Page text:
Gorgeous spring weather is such a great reminder that wedding season is fast approaching. I’m reminded how much I enjoy hearing from couples searching for a wedding officiant — even those working more last minute with very little time to spare for someone like me who builds personalized weddings. In fact for many officiants who have other jobs, later or last minute is just fine since we can’t plan that far in advance either. However, a former colleague once told me about the many couples who contact them who are simply price shopping or bargain hunting for officiants — before they’ve even spoken to them to hear if they like how they work and whether they connect with them more generally.
I can only guess that this is because couples don’t know that these days there is choice and lots of it. This is particularly true if you are thinking about a Humanist Officiant. I don’t mean in terms of numbers — though we are a growing group, but instead in terms of what your wedding could look like. Humanists fundamentally believe the choice to get married belongs to the couple and so for me that means the wedding must reflect the couple’s values, beliefs, style (within the limits of secular Humanism of course – but then that’s usually why they call us in the first place) but also that couple has the right to decide what the wedding should look and feel like – from the vows to the wording to the rituals or readings and so on. It is truly a wedding about you.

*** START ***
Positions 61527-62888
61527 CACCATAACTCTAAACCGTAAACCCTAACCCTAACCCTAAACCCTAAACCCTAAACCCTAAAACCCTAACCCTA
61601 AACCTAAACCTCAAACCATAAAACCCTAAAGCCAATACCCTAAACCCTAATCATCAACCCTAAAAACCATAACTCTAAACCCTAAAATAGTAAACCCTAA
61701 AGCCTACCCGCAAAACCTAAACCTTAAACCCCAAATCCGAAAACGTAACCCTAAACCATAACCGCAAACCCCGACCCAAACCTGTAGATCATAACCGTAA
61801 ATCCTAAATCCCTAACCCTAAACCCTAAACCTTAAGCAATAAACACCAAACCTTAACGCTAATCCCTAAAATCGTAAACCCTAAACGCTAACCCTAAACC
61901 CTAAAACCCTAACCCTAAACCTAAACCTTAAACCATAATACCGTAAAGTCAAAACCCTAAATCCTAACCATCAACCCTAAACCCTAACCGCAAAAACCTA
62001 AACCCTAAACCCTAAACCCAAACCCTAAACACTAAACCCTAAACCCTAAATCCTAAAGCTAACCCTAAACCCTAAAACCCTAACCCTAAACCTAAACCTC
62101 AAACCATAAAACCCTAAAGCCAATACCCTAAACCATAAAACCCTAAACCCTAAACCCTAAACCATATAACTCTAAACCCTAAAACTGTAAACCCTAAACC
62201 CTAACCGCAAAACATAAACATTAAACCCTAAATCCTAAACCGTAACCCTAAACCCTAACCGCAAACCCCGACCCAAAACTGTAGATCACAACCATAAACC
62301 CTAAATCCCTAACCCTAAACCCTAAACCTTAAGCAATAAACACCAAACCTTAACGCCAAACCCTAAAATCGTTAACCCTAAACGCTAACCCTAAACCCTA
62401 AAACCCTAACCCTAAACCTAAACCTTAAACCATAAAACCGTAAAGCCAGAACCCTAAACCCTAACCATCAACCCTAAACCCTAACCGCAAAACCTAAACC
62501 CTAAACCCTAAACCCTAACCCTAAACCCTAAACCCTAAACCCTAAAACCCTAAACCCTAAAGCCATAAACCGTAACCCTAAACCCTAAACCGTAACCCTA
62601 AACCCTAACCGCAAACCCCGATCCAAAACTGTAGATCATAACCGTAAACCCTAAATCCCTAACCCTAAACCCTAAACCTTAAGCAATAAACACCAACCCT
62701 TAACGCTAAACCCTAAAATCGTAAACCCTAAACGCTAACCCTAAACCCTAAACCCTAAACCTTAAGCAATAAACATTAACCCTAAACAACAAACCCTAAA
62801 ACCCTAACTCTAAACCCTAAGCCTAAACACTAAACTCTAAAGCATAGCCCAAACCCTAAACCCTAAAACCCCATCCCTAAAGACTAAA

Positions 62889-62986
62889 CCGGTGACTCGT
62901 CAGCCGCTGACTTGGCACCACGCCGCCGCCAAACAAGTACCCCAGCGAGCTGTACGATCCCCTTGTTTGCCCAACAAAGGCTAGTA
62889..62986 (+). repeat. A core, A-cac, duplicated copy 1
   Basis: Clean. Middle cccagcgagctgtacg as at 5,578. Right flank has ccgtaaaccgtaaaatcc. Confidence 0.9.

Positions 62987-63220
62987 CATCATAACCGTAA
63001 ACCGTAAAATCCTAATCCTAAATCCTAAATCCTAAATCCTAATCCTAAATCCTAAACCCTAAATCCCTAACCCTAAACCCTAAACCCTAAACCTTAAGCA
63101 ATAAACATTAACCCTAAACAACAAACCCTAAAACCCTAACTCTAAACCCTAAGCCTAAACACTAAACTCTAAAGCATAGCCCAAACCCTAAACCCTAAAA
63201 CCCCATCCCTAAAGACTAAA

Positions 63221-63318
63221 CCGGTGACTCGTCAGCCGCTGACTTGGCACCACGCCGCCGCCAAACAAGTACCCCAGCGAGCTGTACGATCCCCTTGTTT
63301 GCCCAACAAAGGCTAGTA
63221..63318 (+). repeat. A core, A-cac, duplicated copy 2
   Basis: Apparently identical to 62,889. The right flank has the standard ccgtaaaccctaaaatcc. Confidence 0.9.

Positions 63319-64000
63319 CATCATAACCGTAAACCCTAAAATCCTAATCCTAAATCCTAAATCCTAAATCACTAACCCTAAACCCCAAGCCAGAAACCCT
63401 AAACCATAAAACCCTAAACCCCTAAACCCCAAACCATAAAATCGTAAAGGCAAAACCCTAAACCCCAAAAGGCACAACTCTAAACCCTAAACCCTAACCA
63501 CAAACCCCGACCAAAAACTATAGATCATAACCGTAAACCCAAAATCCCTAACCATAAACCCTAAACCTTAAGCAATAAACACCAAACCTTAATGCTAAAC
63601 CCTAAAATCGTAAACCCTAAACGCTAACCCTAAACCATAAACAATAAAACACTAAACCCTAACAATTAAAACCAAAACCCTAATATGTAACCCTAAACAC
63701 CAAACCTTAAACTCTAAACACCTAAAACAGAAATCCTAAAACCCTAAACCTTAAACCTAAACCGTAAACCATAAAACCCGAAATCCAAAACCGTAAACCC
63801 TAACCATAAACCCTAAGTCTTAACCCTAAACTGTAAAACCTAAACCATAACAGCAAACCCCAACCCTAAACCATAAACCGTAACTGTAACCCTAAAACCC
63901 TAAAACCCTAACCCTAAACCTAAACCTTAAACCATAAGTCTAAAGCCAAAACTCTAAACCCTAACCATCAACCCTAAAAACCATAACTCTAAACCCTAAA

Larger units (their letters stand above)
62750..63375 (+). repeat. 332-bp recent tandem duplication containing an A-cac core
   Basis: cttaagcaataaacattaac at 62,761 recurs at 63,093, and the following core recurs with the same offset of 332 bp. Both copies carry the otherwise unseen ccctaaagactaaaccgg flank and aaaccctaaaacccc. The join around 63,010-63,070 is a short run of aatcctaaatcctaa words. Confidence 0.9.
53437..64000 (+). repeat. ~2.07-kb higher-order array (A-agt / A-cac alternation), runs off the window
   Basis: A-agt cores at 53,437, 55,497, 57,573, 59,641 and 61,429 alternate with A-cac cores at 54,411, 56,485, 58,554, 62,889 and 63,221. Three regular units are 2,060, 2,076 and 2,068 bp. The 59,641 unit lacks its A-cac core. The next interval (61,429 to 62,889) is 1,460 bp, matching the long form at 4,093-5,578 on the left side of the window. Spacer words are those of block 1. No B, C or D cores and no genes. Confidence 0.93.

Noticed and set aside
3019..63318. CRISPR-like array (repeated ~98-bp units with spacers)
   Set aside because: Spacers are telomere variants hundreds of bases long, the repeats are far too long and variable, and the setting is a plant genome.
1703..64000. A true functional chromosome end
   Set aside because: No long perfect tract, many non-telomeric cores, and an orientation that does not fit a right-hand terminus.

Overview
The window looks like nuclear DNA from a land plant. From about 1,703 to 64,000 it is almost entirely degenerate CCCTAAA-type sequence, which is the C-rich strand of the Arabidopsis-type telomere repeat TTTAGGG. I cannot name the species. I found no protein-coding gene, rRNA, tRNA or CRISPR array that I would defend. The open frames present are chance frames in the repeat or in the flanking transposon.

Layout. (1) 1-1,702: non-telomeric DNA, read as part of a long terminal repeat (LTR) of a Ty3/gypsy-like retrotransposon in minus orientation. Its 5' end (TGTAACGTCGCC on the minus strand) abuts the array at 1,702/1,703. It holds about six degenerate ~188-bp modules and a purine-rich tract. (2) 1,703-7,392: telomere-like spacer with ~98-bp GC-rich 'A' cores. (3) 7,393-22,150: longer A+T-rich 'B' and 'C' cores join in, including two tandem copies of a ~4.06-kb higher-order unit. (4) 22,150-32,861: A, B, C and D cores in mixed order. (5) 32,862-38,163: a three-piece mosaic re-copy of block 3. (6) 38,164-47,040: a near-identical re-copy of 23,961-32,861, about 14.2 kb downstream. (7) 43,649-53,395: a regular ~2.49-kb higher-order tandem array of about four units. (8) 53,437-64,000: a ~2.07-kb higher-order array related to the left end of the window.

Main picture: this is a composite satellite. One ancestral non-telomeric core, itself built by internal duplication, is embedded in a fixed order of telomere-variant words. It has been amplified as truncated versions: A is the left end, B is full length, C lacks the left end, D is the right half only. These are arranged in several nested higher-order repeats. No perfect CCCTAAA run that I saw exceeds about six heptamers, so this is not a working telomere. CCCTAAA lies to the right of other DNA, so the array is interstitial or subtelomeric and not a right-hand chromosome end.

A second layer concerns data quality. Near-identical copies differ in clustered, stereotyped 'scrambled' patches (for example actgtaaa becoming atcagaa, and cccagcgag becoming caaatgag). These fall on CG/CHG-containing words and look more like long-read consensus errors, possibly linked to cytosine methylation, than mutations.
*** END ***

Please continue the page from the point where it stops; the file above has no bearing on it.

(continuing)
Consider that according to one survey, the average bride spends more than $1100 dollars for a bridal gown. Another site pegs the average Canadian wedding at between 20 and 30 thousand dollars, with a conservative 400 – 700 dollars on accessories alone — outside the cost of the wedding dress and hundreds more (sometimes over a thousand) for shoes — which are often covered up by the dress. While I am all for smart budgeting and avoiding obscene costs for a one day affair, we should consider that guests remember two things the most at a wedding — the bride and her dress and the ceremony. Having both attended and performed many weddings, I can’t stress enough that the officiant should not be a budgetary afterthought. It’s not that I’m condoning an unrealistic request of money, time or energy — particularly that which extends beyond the duties of an officiant — no one wants or can afford that. However a simple chat on the phone will often do to get started and could make a big difference. The truth is most Humanist Officiants in Toronto keep their fees in line with each other — so there aren’t great surprises, but officiants overall do vary in philosophy, approach, belief system and style.
I believe that the right for so many of us to get married in this province is an incredible gift so it’s important to remember that “shopping” for what you perceive to be the “best price” won’t necessarily afford you all that choice – it might just save you 25 or 50 bucks. Find out what “choice” could actually mean for your ceremony. Otherwise, you may never know what you missed.